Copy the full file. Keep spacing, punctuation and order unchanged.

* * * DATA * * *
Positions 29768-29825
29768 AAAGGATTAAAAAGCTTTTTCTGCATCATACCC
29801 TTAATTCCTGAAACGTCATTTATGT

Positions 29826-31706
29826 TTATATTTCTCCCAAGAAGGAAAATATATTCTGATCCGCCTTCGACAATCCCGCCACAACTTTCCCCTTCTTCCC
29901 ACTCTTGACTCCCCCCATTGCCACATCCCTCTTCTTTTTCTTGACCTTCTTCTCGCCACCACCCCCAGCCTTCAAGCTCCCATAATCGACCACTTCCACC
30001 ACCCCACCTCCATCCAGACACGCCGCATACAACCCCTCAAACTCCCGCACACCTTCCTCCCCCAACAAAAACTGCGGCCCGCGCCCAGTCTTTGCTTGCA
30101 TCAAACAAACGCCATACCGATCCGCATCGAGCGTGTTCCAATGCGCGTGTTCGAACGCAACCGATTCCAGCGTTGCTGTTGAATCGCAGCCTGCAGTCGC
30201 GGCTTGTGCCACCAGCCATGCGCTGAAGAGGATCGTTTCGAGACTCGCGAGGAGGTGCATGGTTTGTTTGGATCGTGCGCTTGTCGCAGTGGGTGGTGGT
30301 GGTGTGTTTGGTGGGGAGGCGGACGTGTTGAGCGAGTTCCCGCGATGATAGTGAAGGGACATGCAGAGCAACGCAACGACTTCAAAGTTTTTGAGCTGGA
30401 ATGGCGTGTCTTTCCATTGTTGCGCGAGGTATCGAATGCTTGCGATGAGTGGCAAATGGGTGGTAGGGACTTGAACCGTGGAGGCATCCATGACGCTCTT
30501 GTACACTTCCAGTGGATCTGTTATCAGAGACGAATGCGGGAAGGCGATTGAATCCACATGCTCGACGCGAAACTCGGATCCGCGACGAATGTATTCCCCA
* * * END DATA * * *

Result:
Positions 29768-29825
29768 AAAGGATTAAAAAGCTTTTTCTGCATCATACCC
29801 TTAATTCCTGAAACGTCATTTATGT

Positions 29826-31706
29826 TTATATTTCTCCCAAGAAGGAAAATATATTCTGATCCGCCTTCGACAATCCCGCCACAACTTTCCCCTTCTTCCC
29901 ACTCTTGACTCCCCCCATTGCCACATCCCTCTTCTTTTTCTTGACCTTCTTCTCGCCACCACCCCCAGCCTTCAAGCTCCCATAATCGACCACTTCCACC
30001 ACCCCACCTCCATCCAGACACGCCGCATACAACCCCTCAAACTCCCGCACACCTTCCTCCCCCAACAAAAACTGCGGCCCGCGCCCAGTCTTTGCTTGCA
30101 TCAAACAAACGCCATACCGATCCGCATCGAGCGTGTTCCAATGCGCGTGTTCGAACGCAACCGATTCCAGCGTTGCTGTTGAATCGCAGCCTGCAGTCGC
30201 GGCTTGTGCCACCAGCCATGCGCTGAAGAGGATCGTTTCGAGACTCGCGAGGAGGTGCATGGTTTGTTTGGATCGTGCGCTTGTCGCAGTGGGTGGTGGT
30301 GGTGTGTTTGGTGGGGAGGCGGACGTGTTGAGCGAGTTCCCGCGATGATAGTGAAGGGACATGCAGAGCAACGCAACGACTTCAAAGTTTTTGAGCTGGA
30401 ATGGCGTGTCTTTCCATTGTTGCGCGAGGTATCGAATGCTTGCGATGAGTGGCAAATGGGTGGTAGGGACTTGAACCGTGGAGGCATCCATGACGCTCTT
30501 GTACACTTCCAGTGGATCTGTTATCAGAGACGAATGCGGGAAGGCGATTGAATCCACATGCTCGACGCGAAACTCGGATCCGCGACGAATGTATTCCCCA